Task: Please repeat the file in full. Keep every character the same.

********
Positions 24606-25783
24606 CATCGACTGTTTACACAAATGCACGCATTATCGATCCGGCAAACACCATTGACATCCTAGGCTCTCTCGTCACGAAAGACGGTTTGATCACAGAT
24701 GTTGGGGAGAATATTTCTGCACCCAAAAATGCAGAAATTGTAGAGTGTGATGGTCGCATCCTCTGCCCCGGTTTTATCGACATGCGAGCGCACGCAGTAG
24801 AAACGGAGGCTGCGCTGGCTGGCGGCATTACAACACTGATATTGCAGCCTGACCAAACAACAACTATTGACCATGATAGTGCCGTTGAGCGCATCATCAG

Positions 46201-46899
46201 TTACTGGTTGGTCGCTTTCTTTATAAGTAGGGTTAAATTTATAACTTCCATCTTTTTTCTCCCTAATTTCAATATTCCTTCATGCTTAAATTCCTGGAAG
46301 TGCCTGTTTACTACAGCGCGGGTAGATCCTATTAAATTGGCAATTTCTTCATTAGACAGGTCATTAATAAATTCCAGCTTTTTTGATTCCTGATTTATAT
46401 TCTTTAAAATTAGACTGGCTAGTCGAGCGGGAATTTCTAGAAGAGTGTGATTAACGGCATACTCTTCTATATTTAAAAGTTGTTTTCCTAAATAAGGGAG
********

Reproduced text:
Positions 24606-25783
24606 CATCGACTGTTTACACAAATGCACGCATTATCGATCCGGCAAACACCATTGACATCCTAGGCTCTCTCGTCACGAAAGACGGTTTGATCACAGAT
24701 GTTGGGGAGAATATTTCTGCACCCAAAAATGCAGAAATTGTAGAGTGTGATGGTCGCATCCTCTGCCCCGGTTTTATCGACATGCGAGCGCACGCAGTAG
24801 AAACGGAGGCTGCGCTGGCTGGCGGCATTACAACACTGATATTGCAGCCTGACCAAACAACAACTATTGACCATGATAGTGCCGTTGAGCGCATCATCAG

Positions 46201-46899
46201 TTACTGGTTGGTCGCTTTCTTTATAAGTAGGGTTAAATTTATAACTTCCATCTTTTTTCTCCCTAATTTCAATATTCCTTCATGCTTAAATTCCTGGAAG
46301 TGCCTGTTTACTACAGCGCGGGTAGATCCTATTAAATTGGCAATTTCTTCATTAGACAGGTCATTAATAAATTCCAGCTTTTTTGATTCCTGATTTATAT
46401 TCTTTAAAATTAGACTGGCTAGTCGAGCGGGAATTTCTAGAAGAGTGTGATTAACGGCATACTCTTCTATATTTAAAAGTTGTTTTCCTAAATAAGGGAG